Eight people gather in a tavern, swapping stories and preparing for adventure. It’s not clear why they’re traveling together—there’s a pious cleric and a murderous dancer in this odd crew—but they’ve united nonetheless.
As they wanderacross the world, each of these people gets their turn to take the reins. In one city the hunter will continue her desperate quest to save her master; in another, the merchant will hustle her wares. Urgency is irrelevant. It doesn’t matter that one woman is racing against time to rescue a kidnapped family member. When the scholar wants to hunt down a missing book, she’ll happily come along. She won’t complain. She’s just there for the ride.
Some of these stories are entertaining, others trite, but they’re always independent. They never intersect or share common ground. To buy that these eight adventurers would team up, putting aside their own motives to help each other out, requires a suspension of disbelief well beyond what most video games ask of the people who play them. Why would a hardened thief spend so much of his time hanging out with a goody-two-shoes healer? It’s never quite explained.
Octopath Traveler feels disparate and unsettling, like someone took out pieces from eight different Lego sets and stuck them all together. The game is not elegant enough to make up for that.
Octopath Traveler, out Friday for Nintendo Switch, is designed to be a callback to old-school role-playing games. With sprites inspired by Final Fantasy VI and a structure reminiscent of SaGa Frontier and Live-A-Live, this game has been eyed as a holy grail for anyone who misses the golden age, the days when developer Square Enix pumped out classic after classic. Indeed, it’s got everything you might expect from a turn-based JRPG: levels, side quests, character classes, a variety of items and equipment, and so on.
The first thing you’ll notice is the production values, and there, Octopath Traveler never stops impressing. The soundtrack is stellar, full of piano and horns and pennywhistles, and it all looks gorgeous, as if Square’s artists from the 1990s had never stopped sharpening their pixels. Plastering two-dimensional sprites on three-dimensional backgrounds, the game is full of eye candy, from endless deserts to snowy fields to one very familar-looking opera house.
Yet Octopath Traveler is shallow, disjointed, and unbelievably repetitive. The combat system is excellent, which helps keep the game enjoyable even through its grindiest moments, but even that can’t mask the game’s many structural flaws.
The game consists of eight standalone stories about eight different characters (hence: “Octopath Traveler”). Each of these stories is four chapters long, making for a total of 32 chapters. Thirty-one of these chapters follow the same pattern. You enter a town, watch some cut-scenes, talk to people in the town using your character’s Path Action (more on that later), watch some more cut-scenes, go into a dungeon, and fight a boss. Then the chapter ends.
All of these dungeons also follow a pattern. There are around 50 dungeons in the game, some optional, and every single one is identical: There’s one main path, and then there are branches that lead to treasure chests. Sure, the aesthetics will change—maybe you’ll descend the depths of a sewer, fight through a haunted forest, or explore a mansion—but every dungeon in the game has the same structure. Once you’ve played through one of these dungeons, you’ve seen them all.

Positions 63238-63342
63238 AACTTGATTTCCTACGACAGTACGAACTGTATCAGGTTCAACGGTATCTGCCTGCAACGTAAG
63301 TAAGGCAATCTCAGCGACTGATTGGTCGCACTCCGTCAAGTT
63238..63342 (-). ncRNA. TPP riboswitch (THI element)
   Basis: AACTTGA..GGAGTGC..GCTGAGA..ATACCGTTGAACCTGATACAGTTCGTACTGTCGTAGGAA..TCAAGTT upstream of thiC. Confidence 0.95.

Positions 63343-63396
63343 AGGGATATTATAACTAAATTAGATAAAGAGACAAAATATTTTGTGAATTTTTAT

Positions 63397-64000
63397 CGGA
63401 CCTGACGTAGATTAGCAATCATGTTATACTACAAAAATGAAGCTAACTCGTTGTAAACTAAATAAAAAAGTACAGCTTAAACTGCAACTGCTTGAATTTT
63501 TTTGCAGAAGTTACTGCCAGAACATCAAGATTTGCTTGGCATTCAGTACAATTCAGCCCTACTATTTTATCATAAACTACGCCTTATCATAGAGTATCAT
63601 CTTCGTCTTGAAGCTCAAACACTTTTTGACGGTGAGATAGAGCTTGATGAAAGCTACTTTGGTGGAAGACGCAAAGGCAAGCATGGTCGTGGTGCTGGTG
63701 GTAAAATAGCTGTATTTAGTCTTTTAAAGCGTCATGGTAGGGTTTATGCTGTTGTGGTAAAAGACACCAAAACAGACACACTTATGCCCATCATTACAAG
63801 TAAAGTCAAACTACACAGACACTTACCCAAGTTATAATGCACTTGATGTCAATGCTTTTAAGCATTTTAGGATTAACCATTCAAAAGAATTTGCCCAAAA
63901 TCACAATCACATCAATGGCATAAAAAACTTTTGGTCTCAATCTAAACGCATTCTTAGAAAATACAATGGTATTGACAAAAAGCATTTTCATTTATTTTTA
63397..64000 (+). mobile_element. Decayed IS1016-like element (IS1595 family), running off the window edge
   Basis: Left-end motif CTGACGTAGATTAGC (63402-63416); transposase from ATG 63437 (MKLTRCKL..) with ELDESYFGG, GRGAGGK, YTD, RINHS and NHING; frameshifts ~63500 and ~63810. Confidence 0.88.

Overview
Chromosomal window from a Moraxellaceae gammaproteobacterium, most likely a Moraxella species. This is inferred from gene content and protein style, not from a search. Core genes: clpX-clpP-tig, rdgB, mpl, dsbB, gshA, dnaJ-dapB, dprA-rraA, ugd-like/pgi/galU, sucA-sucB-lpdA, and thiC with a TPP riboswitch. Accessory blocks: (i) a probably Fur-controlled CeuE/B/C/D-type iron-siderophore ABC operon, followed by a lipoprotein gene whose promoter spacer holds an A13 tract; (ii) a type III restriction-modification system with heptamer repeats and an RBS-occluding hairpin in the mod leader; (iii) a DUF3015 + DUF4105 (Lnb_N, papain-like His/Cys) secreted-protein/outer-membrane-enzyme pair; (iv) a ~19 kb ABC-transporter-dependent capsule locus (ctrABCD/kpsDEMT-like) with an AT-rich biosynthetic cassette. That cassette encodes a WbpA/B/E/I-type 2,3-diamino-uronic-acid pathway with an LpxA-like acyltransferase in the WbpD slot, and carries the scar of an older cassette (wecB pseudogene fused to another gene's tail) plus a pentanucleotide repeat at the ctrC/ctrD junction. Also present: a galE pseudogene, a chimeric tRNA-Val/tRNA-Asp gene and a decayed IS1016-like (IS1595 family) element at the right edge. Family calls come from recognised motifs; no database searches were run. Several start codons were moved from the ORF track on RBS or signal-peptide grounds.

Even some of the bosses feel like clones. Each of the eight Chapter 2 bosses, for example, stands next to a pair of minions who must be destroyed before you can damage the boss’s weaknesses. This is less interesting the sixth time it happens.
What makes this structure even more tedious is the grind. Every chapter has a “recommended level,” gating you off until your party is strong enough, which essentially stops you from powering through each story one at a time. You’ll probably need to grind a little bit no matter what. Problem is, only your four active party members get experience. Anyone you’ve recruited who’s not in your party will just sit in the tavern, unleveled, waiting until you’re ready to help them find treasure or save their loved ones or whatever else. And they won’t quickly gain levels to catch up to the rest of the party when you beat a tough enemy, like characters might in a Suikoden game. Leveling from the 20s to the 40s will always be a sluggish process. Thanks to these level gates, finishing all eight stories is a chore.
You also can’t feasibly play each story in linear order because of the level requirements, so you’ll likely switch off as you go, which means you lurch from one storyline to another. It’s not that Octopath Traveler’s stories are particularly hard to follow, as packed with clichés as they are, but each chapter of the game introduces a handful of new non-player characters. Many of those NPCs look the same, thanks to the game’s wonderful but indistinguishable sprite work. The game offers a story refresher at the beginning of each new chapter, which is helpful, but it’s hard to even remember everything that’s happened in all eight stories, let alone stay emotionally invested.
Really, it’s hard to stay emotionally invested for a lot of reasons. The characters’ stories are too shallow and trite to make much of an impact. They have their good and bad moments. The merchant Tressa’s story of salesmanship is a delight, and the apothecary Alfyn’s tale asks some interesting questions—are you obligated to heal a man you know is a murderer? Less appealing is the hunter Ha’anit’s tale thanks to her story’s incomprehensible word soup of olde English. (Sample dialogue: “Comen now, girl! Thou’rt too young by half for such world-weary sighs. Must thou makest our parting so gloomy?”)
NOTE: There’s been a lot of confusion over whether Octopath Traveler’s eight stories overlap or lead to some sort of epilogue. After finishing all eight, we’ve seen nothing like that. It’s not clear whether the game contains any sort of bonus endgame content—Nintendo says that it does, but the publisher could not tell us before publication what that content is or how to access it, only saying that it was “a matter of completing the storylines and some side quests.”